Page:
Oli Adams' Hunt For Hipmasama — A journey through Britain's most remote, and world-class, waves.

When Cornish surfer Oli Adams stumbled upon a mysterious picture of a heavy barrelling wave on a remote British island, he was instantly hooked. Where was this unknown wave? Why was it unsurfed?

Full of questions, Oli was propelled on an epic eight-year adventure that cut to the heart of what it means to be a British surfer and intrepid waterman, hell-bent on discovering that perfect break.

The film premiered at the London Surf Film Festival this weekend, so we caught up with Oli to find out more.

Where did you stumble across the pic that inspired this eight-year odyssey and what was it about that image that captured your imagination?
I came across it on a surf website. I saw it and it was immediately exactly the kind of wave that inspires me the most, which are really, really heavy barrels. This wave just looked perfect, but extremely heavy. Right up my street. The journey it led me on, the adventure and hunt for this wave spotted on the internet, surpassed anything I could have anticipated.

What’s your experience with filmmaking previously?
I have no filmmaking experience, I’ve made a few edits before, I’ve been making my own edits for the last year or so.

The UK isn’t the number one destination for surf footage. Did you want to present the country in a new light?
I want to show that we have got world-class waves in the UK. It may be not as consistent as some of the more well-known places around the world, but on its day, when the conditions come together, we’ve got as good waves as anywhere else in the world so it would be amazing for everyone else to see that and realise that there are world-class breaks on our doorstep. The journey to them may be more complex and rocky, but the reward at the end makes everything more special.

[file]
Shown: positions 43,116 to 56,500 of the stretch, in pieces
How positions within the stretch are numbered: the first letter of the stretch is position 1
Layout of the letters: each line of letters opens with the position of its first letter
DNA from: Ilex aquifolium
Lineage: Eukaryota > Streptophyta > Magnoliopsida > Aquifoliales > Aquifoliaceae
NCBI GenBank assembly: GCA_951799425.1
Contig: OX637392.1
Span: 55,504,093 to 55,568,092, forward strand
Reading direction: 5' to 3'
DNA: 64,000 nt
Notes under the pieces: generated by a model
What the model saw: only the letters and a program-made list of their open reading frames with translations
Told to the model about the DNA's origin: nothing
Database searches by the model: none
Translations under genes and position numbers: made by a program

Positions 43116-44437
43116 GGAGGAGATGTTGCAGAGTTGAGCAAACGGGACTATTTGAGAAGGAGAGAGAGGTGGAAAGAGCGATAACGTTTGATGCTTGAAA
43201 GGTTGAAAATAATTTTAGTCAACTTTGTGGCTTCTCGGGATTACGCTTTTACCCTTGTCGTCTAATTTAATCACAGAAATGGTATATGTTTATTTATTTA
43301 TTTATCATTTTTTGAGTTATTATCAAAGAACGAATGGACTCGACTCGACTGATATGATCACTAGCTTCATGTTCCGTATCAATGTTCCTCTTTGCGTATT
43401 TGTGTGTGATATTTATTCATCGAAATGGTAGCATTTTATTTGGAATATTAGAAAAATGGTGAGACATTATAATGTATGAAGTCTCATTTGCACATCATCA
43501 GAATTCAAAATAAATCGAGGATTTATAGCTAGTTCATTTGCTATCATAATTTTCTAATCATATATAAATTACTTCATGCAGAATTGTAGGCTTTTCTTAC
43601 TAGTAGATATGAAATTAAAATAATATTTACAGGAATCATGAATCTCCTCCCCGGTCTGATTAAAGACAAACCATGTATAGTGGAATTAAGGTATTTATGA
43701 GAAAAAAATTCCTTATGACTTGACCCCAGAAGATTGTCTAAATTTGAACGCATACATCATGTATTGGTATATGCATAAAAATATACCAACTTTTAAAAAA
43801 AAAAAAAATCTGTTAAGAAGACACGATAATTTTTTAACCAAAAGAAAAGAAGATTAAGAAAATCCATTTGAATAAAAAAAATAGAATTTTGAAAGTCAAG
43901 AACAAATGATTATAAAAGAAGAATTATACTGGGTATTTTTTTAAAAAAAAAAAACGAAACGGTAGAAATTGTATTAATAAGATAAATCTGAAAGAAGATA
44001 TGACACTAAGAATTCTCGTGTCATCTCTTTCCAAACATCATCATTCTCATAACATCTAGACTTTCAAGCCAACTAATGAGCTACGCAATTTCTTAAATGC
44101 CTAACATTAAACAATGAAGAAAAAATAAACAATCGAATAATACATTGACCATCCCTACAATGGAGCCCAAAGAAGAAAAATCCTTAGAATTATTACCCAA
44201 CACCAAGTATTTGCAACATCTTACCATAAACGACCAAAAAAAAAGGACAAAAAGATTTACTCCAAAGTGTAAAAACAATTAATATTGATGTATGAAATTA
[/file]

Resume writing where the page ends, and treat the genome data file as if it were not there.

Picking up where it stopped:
How would you describe the UK surf scene?
The UK scene is really small but incredibly friendly, as you would expect from most good British scenes. There isn’t aggression like in some countries, yeah there are some areas where the locals are protective, but that’s because the waves are so good.

Were there any major inspirations behind the doc (other films/trips etc)?
I was so motivated to find that wave, THE wave, that the film kind of came after that. It was only an idea this year, I realised I could make a film out of it, that it would be cool to document the last eight years, the highs and lows and the voyage of discovery, what I went through to find the wave.

What are the major things you have learnt from making the film?
I would do everything differently! I would shoot everything with a plan before and with a consistent frame rate through all the footage. I guess the main thing would be to know your equipment and have a plan before you start filming.

How do you hope the film will have an impact?
I really, truly hope that people will love the story. It’s definitely a really different account of surfing, and I won’t know how it’s received or its impact until people see it. It took me off the beaten track and I think I have captured that in the reel.

Do you have any other projects in the pipeline?
I’ve just acquired a Red Epic camera so I will be using that to make higher quality surf films. But for now, I’ll move away from filming and just start surfing again for a while! I think maybe in the future I’ll do some more projects myself, but for now I just want get in the water, and go surf.